There are a myriad of ways,
That you compliment my days.
I adore each one,
With ever more fun,
Our life of endless holidays.


For Her
A woman longs for a tale to tell her girlfriends, for years to come, of how her man spoke sweet words that stirred her soul. So, write or recite a romantic phrase and share with your cutie-pie how she enchants you.

Did you know my heart skips a beat?
For you are my heavenly treat.
I’ll say today and I’ll repeat,
You make my life true and complete.

 

Wedding toasts fit for a King and Queen
 

The original "Oktoberfest" occurred 200 years ago in Munich, Germany, in October 1810, to commemorate the marriage of

Crown Prince Ludwig and Princess Therese of Saxe-Hildburghausen. In later years an annual festival and parade were organized to honor the Bavarian couple (King Ludwig I and Therese of Bavaria). Intrigued by this fun fact, I went on a quest to find tasteful German wedding toasts fit for a king and queen of any time period.
 

The following traditional toast must have come from a father-in-law:
Erst mach' dein' Sach dann trink' und lach!
First take care of business, then drink and laugh!


Leave it to the mother-in-law to sing a different song:
Jeder hört die Musik anders - aber der gemeinsame Tanz ist wunderbar.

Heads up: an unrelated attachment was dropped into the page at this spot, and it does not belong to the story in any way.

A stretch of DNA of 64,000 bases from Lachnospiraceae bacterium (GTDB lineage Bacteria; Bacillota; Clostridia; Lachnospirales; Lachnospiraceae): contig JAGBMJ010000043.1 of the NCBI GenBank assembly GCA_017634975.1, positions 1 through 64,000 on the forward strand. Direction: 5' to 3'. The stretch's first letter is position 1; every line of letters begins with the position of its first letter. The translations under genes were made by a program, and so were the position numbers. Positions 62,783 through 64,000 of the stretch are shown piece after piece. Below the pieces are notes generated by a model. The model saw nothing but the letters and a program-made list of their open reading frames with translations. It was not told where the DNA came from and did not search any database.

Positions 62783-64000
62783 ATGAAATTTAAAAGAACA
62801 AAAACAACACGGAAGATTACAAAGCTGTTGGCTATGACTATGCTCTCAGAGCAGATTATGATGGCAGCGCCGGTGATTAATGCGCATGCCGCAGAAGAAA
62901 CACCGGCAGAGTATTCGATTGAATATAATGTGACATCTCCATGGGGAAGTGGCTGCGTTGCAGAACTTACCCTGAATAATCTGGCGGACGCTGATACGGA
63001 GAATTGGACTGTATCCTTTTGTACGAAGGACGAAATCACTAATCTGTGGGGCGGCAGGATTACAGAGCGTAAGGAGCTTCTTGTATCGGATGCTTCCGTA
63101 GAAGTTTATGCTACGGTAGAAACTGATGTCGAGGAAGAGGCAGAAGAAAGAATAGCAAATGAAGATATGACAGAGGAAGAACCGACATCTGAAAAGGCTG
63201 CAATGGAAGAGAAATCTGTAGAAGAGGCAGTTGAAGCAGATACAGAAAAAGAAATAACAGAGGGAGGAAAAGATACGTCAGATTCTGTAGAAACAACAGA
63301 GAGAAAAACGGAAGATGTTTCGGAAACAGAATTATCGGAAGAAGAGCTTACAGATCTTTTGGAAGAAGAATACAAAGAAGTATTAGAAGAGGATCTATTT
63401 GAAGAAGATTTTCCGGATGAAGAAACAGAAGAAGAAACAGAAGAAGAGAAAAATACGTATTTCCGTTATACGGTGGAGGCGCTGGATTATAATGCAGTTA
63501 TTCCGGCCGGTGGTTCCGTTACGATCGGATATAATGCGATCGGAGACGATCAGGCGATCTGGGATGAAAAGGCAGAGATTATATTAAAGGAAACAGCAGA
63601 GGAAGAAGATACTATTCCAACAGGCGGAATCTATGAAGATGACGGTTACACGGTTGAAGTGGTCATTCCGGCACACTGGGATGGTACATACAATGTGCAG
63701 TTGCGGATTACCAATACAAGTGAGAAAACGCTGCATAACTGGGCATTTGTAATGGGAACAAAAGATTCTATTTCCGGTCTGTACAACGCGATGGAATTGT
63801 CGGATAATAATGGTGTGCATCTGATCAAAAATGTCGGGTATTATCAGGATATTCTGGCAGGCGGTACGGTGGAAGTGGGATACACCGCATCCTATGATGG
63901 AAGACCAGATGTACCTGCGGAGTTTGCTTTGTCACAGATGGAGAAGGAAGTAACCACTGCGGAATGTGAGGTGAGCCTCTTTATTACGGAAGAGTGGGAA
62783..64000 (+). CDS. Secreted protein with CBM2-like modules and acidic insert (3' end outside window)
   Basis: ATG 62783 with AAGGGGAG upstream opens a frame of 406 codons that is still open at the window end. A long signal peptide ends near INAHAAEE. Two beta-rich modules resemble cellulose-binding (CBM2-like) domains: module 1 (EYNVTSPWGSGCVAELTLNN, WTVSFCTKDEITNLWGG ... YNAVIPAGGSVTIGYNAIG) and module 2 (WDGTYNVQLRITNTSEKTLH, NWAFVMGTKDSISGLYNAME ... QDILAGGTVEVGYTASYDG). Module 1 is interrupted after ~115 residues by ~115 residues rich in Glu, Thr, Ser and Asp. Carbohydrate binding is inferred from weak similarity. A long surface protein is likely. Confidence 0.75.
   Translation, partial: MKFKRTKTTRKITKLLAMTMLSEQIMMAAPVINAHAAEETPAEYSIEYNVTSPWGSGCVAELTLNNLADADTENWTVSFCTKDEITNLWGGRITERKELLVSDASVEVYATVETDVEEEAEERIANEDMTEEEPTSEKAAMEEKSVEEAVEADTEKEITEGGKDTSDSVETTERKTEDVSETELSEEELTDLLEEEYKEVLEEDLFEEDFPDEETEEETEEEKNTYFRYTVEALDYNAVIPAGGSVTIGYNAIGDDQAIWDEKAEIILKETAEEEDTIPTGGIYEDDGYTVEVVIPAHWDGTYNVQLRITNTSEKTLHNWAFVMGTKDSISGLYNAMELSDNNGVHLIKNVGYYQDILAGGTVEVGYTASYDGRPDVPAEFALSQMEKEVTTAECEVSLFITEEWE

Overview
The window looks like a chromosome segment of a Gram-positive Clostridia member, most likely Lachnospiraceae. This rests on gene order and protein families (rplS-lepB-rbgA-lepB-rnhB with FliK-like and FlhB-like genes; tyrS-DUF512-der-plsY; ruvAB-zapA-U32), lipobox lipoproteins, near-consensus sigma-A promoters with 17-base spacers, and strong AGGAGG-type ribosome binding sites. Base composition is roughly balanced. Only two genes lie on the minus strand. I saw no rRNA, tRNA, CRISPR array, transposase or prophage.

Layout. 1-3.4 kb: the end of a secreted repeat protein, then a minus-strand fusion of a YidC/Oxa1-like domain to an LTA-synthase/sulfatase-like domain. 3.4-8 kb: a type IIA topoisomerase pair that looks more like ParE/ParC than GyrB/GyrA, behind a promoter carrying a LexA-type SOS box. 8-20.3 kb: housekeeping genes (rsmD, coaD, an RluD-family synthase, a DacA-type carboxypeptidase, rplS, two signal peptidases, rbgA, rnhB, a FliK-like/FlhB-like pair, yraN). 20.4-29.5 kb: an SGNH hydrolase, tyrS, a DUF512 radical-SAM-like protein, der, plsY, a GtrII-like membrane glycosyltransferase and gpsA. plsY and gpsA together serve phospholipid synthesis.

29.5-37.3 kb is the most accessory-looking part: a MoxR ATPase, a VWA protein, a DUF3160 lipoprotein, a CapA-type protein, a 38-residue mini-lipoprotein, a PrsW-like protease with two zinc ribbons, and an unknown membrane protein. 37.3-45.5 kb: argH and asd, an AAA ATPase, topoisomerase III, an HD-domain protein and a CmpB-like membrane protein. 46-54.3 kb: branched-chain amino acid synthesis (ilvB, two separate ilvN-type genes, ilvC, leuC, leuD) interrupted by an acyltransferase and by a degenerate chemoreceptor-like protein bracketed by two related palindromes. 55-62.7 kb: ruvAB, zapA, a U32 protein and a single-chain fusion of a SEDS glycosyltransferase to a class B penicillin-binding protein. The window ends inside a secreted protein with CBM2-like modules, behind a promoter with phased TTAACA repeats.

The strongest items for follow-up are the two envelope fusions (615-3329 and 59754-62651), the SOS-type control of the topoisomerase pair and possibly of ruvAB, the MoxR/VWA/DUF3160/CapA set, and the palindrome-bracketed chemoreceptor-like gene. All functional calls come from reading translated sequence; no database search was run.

Everyone hears the music differently - but the dance together is wonderful.


From the drunken-best man or romantic bride’s maid:
Das Leben ist bezaubernd, man muss es nur durch die richtige Brille sehen.
Life is wonderful, you just need to see it through the right glasses.


Generated from the townspeople (German proverb):
So lange leben, essen wie eine Katze und trinken wie ein Hund
To live long, eat like a cat and drink like a dog.


But my favorite wedding toast, which is appropriate for any stately marriage:
Jeder sieht ein Stückchen Welt, gemeinsam sehen wir die ganze.
Each of us sees a part of the world; together we see all of it.


There are no current-day reports of how many marriages take place at Oktoberfest, but it is the largest folk festival in the world, according to USA Today, with more than 6.5 million visitors and serving up nearly 7 million liters of beer.

In honor newlyweds everywhere and participants of Oktoberfest, I offer Prost und Zum Wohl! (Cheers and Bottoms up!)

 

Wedding gift thank you notes should not be tossed away like the bridal bouquet and written with a hasty hand. Nor need they be effusive eight-page essays of how you couldn’t live without the silver-plated serving platter. Crafting sincere words of gratitude is easy when you follow the three Rs of thank you note etiquette: reference, reason and regard.

Reference
After the salutation, simply reference the present itself. “Thank you for the collector’s edition of Star Trek Pez dispensors.” Naming the specific item avoids the faux pas of using the generic term of “gift” – that’s like saying, “I’m just not that into you.”